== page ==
Cale was on his Birthright Israel trip in May 2019 when a representative from Gift of Life Marrow Registry came in to make a presentation to his tour group.
“The presentation was moving and powerful,” said Cale, a Georgetown University student and member of the LGBTQ+ community. “When I saw the way that donating could help someone’s life, I felt like I wanted to be a part of the registry and signed up. I understood the odds of matching someone else are very low, so I never expected it to happen.”
After a while Cale forgot he had signed up and was surprised and excited to hear from Gift of Life in October 2021 – he was a match for a man in his 60s battling Acute Myelogenous Leukemia, and by donating peripheral blood stem cells, Cale could give him his best chance at a cure.
“I was excited and happy, but I had a lot of questions about the process,” said Cale. “After the donor services coordinator explained how it worked, I was ready to move ahead.”
Cale and his partner went out to dinner to celebrate, and shared the news with his family, who also wanted to be filled in about what blood stem cells are and how the process works. They were happy for him to donate after learning that blood stem cells, formed in the bone marrow, can be transplanted to a blood cancer patient to create a whole new immune and bone marrow system – one that is free of cancer.
Cale was happy to realize during the process that as a gay man, his donation was welcome and no restrictions were placed on him, either while joining the registry or for donating.
“I would love people to know that gay men can donate,” he said. “There have been a lot of antiquated policies around whole blood donation and many people think that also applies to stem cell donation. It doesn’t! Gift of Life and the other marrow registries do not discriminate based on your sexual preference, and that’s a huge plus. It doesn’t matter who you are, you can sign up, register, and help those in need. You never know when you may be able to help a stranger.”
Gift of Life and the other marrow registries do not discriminate based on your sexual preference, and that’s a huge plus. It doesn’t matter who you are, you can sign up, register, and help those in need. You never know when you may be able to help a stranger.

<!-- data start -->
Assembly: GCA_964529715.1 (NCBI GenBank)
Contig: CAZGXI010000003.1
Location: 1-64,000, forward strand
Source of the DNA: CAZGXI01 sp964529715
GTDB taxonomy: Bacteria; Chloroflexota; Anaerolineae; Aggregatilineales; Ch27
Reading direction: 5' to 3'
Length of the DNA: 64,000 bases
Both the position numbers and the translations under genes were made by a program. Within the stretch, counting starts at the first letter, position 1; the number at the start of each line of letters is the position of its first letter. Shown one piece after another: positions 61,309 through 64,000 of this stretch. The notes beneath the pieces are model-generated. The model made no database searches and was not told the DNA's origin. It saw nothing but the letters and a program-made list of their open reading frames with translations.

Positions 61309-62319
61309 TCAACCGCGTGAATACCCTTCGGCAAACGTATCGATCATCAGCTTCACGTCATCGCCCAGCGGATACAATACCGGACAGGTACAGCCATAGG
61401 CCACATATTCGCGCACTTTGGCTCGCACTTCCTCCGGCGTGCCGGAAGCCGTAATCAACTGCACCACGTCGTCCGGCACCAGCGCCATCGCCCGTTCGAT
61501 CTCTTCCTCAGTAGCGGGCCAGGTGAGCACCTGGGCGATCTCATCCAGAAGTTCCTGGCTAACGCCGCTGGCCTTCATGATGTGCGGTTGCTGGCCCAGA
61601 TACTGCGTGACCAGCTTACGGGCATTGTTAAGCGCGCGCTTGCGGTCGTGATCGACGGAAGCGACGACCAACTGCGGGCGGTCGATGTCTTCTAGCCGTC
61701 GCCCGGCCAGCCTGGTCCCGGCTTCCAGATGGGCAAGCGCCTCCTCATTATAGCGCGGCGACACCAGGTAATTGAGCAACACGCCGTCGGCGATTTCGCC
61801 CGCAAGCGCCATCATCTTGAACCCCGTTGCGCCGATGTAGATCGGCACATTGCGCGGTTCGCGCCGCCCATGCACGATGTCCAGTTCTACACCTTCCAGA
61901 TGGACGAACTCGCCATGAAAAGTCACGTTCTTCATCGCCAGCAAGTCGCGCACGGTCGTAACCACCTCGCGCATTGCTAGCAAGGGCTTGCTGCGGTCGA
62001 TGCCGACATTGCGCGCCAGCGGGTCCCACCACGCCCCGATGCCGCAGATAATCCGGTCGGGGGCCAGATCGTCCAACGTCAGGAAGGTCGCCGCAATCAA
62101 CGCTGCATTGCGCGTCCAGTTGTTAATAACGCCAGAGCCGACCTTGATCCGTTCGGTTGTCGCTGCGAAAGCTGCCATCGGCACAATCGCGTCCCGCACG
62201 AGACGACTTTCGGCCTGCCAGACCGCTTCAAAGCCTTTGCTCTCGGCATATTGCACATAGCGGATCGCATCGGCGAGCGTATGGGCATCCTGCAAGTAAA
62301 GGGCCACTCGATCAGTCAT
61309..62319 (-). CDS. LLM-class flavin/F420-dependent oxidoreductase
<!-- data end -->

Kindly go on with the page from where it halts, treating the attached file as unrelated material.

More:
Cale received five shots of Neupogen to encourage his body to produce more stems cells, and to move them into his circulating blood for collection. The shots are given once a day for the four days before donation, then immediately before donating on collection day.
“The collection center took great care of me,” said Cale. “I watched two action movies, I think one of them was Independence Day, and after a bit over four hours I was done.” Stem cell collection typically takes four to six hours, and donors can read, watch movies, or simply nap during that time.
Since Cale was donating near Washington, D.C., Gift of Life’s Chairman Emeritus and Co-President William A. Begal stopped in to visit with him.
“We had a great conversation,” said Cale. “I’m majoring in International Political Science, so we chatted about the current state of international affairs. It was nice of him to take the time to check on me during my donation.”
Cale has been thinking about his recipient and hoping he’s doing well.
“I would love to know if the treatment works well for him,” he said. “It would be phenomenal to meet him and see that he came through this successfully. This has reconfirmed my personal commitment to the community at large; we should help others when we can.”
Cale also participated in Gift of Life’s “Swab With Pride” campaign to help spread the word that everyone 18 to 35 years old and in general good health can join the registry and donate.
Cale, 23, is majoring in International Political Science in the Edward A. Walsh School of Foreign Service at Georgetown University. He is focusing on international security with a minor in Mandarin Chinese. His time in Taiwan as a foreign exchange student during high school has been a catalyst for him. In his free time, he and his dog Liebe walk down the National Mall. He also reads, follows the news, studies yoga, works out, and spends time with friends.